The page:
and he is just 30 years old. >> really interesting court case kristen saloomey in new york. thank you. now veteran soldiers in mexico have another fight on their hands. they were deported but now they're being allowed tothey are fighting to return to the country they fought for. >> hector barajas still takes pride when he puts on the uniform. he feels like an american even if the u.s. government does not see it that way. >> he puts on his dress blues when he medes advocates supporting his fight even if that means wearing his uniform on the streets of mexico, a place he considers to be a foreign land even though he was born here. he sent six years in the army jumping out of airports. he was deported for shooting at someone
someone. >> the only way i would go home is being in a box and then they would thank me for my service. if you're going to honor veterans is honor them by letting them be with their families and honor them by medical care. i miss my daughter. >> apart from missing their families they're missing out on veterans' benefits too. jerry lopez does odd jobs to pay the bills. he attributes his criminal behavior to post traumatic stress after serving on a ship that dropped bombs on iraq in the 1990s. >> i was there when the bombs got loaded. and when the bombs didn't come back you knew they blew up somewhere. you knew they were casualties. i served my country and then they deport me.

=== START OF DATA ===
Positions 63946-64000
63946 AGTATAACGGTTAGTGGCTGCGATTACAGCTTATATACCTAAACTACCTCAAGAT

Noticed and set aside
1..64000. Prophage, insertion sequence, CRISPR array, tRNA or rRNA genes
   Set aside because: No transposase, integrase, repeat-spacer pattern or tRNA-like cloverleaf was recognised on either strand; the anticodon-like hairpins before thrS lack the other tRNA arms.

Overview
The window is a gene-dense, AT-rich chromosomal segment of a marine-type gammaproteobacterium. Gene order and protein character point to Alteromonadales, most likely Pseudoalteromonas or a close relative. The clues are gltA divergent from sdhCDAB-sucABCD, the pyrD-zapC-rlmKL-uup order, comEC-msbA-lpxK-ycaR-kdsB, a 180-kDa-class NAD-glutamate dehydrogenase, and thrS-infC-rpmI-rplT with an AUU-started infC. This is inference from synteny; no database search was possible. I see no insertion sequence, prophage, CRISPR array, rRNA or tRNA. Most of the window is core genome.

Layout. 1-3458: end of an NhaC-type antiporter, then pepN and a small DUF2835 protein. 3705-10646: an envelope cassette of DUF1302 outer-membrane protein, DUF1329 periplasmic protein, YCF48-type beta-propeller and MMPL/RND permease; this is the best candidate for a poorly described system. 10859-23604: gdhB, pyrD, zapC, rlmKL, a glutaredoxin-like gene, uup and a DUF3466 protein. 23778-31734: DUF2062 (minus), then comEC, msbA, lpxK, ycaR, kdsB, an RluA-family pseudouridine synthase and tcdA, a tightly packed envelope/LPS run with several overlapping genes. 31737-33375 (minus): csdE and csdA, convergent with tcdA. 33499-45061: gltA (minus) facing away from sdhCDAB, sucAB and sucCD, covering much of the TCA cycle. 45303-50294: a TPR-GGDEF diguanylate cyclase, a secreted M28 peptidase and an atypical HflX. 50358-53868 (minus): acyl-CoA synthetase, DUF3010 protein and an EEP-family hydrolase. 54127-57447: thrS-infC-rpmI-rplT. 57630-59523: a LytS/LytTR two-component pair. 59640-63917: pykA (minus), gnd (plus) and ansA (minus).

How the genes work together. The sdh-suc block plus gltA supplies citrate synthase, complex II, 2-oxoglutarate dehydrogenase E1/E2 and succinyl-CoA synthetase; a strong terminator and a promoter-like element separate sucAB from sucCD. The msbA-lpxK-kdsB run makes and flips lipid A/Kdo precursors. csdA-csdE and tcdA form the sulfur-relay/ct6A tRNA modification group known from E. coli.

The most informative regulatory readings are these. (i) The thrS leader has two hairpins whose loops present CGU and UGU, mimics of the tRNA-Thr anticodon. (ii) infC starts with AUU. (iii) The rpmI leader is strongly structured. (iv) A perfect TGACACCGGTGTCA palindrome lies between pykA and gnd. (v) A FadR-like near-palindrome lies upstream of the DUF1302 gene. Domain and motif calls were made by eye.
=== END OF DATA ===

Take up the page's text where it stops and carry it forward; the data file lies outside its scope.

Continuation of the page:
it was a slap in the face. >> u.s. officials refused to sit down for an interview but released this statement: here on the board fence of tijuana there are murals and names of service men deported. it does not include just names of those sit sent back to mexico but to the dominican republic jamaica and italy. alex admits he made mistakes. >> a lot of veterans get in trouble when they come back. the only thing that makes us different is when we get in trouble we get deported. the upside down flag is a call for help. it's a symbol of distress. when an unite of platoon they fly their flack upside down, it means they need help. that's what we need, we need help. >> a call for help that the u.s. government seems unwilling to answer. al jazeera on the u.s.-mexico border.